Around half of GPs in some parts of Northern Ireland do not provide in-house counselling services for their patients.
Mental health rights campaigners are calling on Health Minister Robin Swann to ensure everyone has access to the service from their ‘first port of call’ for health issues.
The stark regional differences were uncovered from official data following a freedom of information request by Participation and the Practice of Rights.
The information showed that while on average, 69% of all practices offered in-house counselling as of September 2020, just 51% in the Southern Trust did as opposed to 89% of practices in the Northern Trust.
In West Tyrone just 40% of practices had in-house counsellors, while in East Antrim, they all did.
Other constituencies performing particularly poorly include South Down (45%), West Belfast (50%) and Newry and Armagh (57%).
Sara Boyce, Mental Health Campaign Organiser at PPR, said: “We know that this pandemic is having a big effect on our mental health and will continue to do so for some considerable time.
“GPs will have a key role in connecting people to the support they need, so it’s vital that they are properly equipped to do this.
“Counselling is one effective treatment but at present accessing counselling through your GP practice is a post-code lottery. In some areas every GP practice offers this service but in others, less than half of GP practices can offer it. This cannot be fair or right.”
The charity has launched an interactive map showing the huge disparities in access to inhouse counselling at GPs across NI.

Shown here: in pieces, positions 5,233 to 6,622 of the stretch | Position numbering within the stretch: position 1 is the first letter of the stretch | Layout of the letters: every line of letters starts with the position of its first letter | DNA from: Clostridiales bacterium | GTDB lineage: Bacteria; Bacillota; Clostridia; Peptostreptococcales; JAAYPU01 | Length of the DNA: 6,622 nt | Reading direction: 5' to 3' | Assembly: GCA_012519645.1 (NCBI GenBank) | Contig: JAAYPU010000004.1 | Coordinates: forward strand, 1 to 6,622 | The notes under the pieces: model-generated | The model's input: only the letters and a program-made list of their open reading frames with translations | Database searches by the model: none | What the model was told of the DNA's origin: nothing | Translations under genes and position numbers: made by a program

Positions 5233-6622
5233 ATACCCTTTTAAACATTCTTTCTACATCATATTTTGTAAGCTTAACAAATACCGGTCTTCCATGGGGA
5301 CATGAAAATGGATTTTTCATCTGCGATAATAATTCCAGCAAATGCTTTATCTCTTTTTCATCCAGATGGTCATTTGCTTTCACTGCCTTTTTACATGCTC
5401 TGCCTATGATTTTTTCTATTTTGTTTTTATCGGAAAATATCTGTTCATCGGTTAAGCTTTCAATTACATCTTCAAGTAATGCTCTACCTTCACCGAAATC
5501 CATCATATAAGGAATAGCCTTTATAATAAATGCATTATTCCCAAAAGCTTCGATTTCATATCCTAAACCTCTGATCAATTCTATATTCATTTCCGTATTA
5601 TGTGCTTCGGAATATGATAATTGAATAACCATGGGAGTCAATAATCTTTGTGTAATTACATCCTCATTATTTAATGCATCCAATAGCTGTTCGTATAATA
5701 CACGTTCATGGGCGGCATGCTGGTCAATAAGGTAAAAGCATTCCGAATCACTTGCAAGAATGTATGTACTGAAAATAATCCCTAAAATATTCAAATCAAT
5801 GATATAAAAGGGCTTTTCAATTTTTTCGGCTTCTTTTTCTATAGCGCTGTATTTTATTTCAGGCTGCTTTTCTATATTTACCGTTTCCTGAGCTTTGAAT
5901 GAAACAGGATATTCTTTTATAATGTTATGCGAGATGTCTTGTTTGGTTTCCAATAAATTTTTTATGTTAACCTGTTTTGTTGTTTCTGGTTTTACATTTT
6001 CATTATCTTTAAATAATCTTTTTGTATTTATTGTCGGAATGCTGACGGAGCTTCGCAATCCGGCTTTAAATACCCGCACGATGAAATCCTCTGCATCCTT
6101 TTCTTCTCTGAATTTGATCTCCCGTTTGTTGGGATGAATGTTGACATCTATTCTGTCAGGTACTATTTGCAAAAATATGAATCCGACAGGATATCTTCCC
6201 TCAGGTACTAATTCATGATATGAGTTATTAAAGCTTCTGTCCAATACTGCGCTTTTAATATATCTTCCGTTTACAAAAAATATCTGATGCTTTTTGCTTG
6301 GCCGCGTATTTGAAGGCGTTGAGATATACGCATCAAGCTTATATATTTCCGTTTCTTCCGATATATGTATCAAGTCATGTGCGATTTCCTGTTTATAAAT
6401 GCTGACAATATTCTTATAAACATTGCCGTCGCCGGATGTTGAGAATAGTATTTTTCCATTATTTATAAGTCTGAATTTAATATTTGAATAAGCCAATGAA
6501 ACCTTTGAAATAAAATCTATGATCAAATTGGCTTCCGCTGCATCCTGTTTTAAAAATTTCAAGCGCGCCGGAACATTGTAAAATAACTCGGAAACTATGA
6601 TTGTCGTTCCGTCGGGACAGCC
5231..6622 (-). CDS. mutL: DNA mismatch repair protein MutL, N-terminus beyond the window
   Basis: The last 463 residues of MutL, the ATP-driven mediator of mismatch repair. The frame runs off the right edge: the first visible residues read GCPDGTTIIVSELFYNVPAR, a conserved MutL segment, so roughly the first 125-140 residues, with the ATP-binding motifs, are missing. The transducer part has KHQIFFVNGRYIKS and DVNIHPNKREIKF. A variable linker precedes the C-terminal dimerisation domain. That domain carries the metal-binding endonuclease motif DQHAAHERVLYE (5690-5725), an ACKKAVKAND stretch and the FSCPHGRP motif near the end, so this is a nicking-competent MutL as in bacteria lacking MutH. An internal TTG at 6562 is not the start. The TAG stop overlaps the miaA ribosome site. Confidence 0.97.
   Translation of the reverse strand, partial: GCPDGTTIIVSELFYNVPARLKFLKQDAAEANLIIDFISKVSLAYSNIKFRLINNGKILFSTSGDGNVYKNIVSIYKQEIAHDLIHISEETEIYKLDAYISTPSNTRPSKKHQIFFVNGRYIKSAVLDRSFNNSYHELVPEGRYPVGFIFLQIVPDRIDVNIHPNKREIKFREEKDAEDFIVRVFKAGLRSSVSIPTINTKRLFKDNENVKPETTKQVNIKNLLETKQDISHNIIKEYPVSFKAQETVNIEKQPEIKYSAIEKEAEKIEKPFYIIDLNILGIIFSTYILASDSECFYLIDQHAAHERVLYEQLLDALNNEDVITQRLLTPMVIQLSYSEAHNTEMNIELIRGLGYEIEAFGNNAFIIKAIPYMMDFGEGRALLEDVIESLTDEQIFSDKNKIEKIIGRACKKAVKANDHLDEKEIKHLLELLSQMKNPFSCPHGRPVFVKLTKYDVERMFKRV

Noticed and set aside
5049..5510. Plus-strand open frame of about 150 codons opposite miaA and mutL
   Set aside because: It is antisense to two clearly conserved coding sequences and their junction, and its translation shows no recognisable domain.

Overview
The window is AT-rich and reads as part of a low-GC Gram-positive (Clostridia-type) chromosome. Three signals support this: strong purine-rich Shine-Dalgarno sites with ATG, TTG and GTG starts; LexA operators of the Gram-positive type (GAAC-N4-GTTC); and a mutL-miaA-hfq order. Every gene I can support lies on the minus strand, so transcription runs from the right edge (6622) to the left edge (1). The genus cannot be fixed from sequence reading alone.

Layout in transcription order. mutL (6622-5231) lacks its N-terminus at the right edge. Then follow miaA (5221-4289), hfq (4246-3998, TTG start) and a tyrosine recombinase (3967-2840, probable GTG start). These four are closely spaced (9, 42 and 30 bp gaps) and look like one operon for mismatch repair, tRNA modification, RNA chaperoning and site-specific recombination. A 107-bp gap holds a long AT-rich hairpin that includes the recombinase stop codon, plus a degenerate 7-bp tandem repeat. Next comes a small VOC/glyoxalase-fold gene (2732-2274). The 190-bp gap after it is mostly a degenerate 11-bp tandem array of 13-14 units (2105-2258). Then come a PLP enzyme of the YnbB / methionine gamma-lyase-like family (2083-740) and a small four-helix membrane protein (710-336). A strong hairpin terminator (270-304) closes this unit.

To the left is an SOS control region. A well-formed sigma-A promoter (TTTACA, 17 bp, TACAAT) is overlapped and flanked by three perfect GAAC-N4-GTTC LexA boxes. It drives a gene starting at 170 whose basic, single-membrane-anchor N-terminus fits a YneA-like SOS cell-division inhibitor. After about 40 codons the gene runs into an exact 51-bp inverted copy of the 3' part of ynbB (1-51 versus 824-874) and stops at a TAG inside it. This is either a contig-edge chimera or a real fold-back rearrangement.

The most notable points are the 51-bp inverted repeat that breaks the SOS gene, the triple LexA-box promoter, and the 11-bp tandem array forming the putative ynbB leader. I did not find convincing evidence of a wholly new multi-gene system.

They say GPs, who are traditionally the first port of call for those concerned about their mental health, have reported a significant increase in calls related to mental health as a result of the pandemic.
For many, counselling can offer an effective, low cost form of treatment that can help address pain and distress before it becomes acute while it has been shown to prevent the medicalisation of emotional distress, a key consideration in a post-conflict society with record rates of prescribing for antidepressants.
Speaking on behalf of PPR’s #123GP campaign Mid Ulster activist, Olivia, said: “Just knowing that your GP practice provides a qualified, experienced and appropriately paid counsellor has a cathartic effect in itself, that someone is there if and when needed, instead of having to join the never-ending waiting list for ‘experts’.”
The #123GP campaign is calling on Minister Swann to include a number of commitments in the 10-year Mental Health Strategy.
They include ensuring all GP practices are adequately resourced to provide timely access to counselling, that nobody waits longer than 28 days for a routine appointment and no longer than two days for an urgent one.
They would also see people provided with options for accessing counselling – in their local GP practice or through the Talking Therapy Hubs run by the Trusts.
Additional barriers to accessing counselling identified by the #123GP campaign include waiting times, lack of waiting time targets, a cap of six sessions and inadequate funding.
Alan Stout, chair of the BMA’s Northern Ireland general practitioners committee, said: “Counselling services, and indeed community mental health services, are really important to all practices.
“To date they have been commissioned as a local enhanced service which tends to allow only for temporary contracts and arrangements and can be increased or decreased within the year.